Linguerri R.,University Paris Est Creteil | Hochlaf M.,University Paris Est Creteil | Bacchus-Montabonel M.-C.,CNRS Laboratory of Ionic and Molecular Spectrometry | Desouter-Lecomte M.,CNRS Laboratory of Chemical Physics
Physical Chemistry Chemical Physics | Year: 2013

Franzreb and Williams at Arizona State University detected recently the MgO2+ molecular species in the gas phase. Here we report a very detailed theoretical investigation of the low-lying electronic states of this dication including their potentials, spin-orbit, rotational and radial couplings. Our results show that the potential energy curves of the dicationic electronic states have deep potential wells. This confirms that this dication does exist in the gas phase; it is a thermodynamically stable molecule in its ground state, and it has several excited long-lived metastable states. The potential energy curves are used then to predict a set of spectroscopic parameters for the bound states of MgO2+. We have also incorporated these potentials, rotational and radial couplings in dynamical calculations to derive the cross sections for the charge transfer Mg2+ + O → Mg+ + O+ reaction in the 1-103 eV collision energy domain via formation-decomposition of the MgO2+ dication. Our work shows the role of MgO2+ in the Earth ionosphere and more generally in atmospheric processes in solar planets, where this reaction efficiently participates in the predominance of Mg+ cations in these media compared to Mg and Mg2+. © 2013 the Owner Societies. Source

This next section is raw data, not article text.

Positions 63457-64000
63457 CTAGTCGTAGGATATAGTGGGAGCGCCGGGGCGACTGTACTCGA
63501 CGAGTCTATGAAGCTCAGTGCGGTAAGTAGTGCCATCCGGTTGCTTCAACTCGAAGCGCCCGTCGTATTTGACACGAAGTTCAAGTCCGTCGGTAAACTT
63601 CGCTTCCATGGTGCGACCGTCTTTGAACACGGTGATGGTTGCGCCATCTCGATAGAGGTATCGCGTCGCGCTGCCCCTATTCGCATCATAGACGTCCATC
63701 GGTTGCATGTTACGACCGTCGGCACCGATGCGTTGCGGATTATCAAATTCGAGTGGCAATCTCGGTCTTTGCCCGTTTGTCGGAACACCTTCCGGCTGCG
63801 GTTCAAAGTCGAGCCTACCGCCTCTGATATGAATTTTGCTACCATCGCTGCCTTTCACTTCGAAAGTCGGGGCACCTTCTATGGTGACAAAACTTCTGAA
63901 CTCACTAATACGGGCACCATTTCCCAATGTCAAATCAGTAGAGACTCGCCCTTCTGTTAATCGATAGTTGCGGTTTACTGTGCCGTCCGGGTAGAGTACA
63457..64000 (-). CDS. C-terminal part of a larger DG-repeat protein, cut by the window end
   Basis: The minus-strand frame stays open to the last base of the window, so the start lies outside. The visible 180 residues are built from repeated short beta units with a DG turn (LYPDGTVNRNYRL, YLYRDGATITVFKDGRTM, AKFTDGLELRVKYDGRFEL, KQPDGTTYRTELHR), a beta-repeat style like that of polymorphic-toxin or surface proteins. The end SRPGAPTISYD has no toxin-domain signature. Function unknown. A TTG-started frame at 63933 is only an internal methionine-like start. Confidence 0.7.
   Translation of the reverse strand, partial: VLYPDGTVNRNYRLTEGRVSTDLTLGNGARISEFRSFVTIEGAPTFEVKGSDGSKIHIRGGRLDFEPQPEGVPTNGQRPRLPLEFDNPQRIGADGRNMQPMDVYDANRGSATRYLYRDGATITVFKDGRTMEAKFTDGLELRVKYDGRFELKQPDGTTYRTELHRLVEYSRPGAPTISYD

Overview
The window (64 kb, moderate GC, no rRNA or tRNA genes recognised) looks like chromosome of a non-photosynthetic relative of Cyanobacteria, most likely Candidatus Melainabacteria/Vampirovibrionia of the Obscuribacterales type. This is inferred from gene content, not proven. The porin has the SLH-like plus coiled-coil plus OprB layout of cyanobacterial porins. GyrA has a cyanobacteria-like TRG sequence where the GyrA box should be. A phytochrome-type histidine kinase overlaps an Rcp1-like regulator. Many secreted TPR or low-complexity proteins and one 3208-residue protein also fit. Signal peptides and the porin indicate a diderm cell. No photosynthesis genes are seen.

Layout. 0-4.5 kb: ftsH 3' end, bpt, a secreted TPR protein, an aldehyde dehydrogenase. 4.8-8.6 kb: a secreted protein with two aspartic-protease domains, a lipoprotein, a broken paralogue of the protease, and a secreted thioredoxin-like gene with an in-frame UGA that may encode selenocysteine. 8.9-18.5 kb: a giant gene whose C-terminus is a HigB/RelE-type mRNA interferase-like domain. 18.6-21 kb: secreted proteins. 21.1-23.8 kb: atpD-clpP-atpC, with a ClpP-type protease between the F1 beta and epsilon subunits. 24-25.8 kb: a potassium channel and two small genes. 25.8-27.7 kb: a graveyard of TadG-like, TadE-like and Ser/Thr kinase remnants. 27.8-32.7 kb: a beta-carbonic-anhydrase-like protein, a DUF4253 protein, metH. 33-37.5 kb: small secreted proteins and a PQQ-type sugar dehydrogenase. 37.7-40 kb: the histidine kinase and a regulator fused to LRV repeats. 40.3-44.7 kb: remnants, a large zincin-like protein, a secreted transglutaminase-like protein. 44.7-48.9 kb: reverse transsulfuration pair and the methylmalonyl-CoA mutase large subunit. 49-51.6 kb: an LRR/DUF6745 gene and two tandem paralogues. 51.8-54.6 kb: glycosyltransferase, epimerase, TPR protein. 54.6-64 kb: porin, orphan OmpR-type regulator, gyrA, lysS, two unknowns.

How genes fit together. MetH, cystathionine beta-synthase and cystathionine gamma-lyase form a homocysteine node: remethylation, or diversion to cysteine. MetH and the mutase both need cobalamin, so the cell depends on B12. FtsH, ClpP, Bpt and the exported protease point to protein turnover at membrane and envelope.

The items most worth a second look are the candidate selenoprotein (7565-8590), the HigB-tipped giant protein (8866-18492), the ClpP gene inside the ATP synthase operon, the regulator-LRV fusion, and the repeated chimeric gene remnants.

Calvo F.,CNRS Laboratory of Ionic and Molecular Spectrometry | Parneix P.,University Paris - Sud
ChemPhysChem | Year: 2012

The influence of one or several infrared laser pulses on the stability of bare and argon-tagged sodium chloride clusters is investigated theoretically by a combination of computational methods involving explicit molecular dynamics and properly calibrated unimolecular rate theories. The fragmentation spectra obtained by varying the laser frequency in the far-IR range is compared to the linear absorption spectrum resulting from the dipole moment autocorrelation function. Under appropriate laser field parameters, the action spectra are found to resemble the absorption spectra quite accurately in terms of positions, line widths, and even relative intensities. However, the action spectra exhibit residual and systematic redshifts of a few percent, which are partly due to the finite spectral bandwidth but are amplified by the progressive heating by the laser. A quantitative analysis suggests that these anharmonicity effects should generally arise upon multiple photon absorption. Copyright © 2012 WILEY-VCH Verlag GmbH & Co. KGaA, Weinheim. Source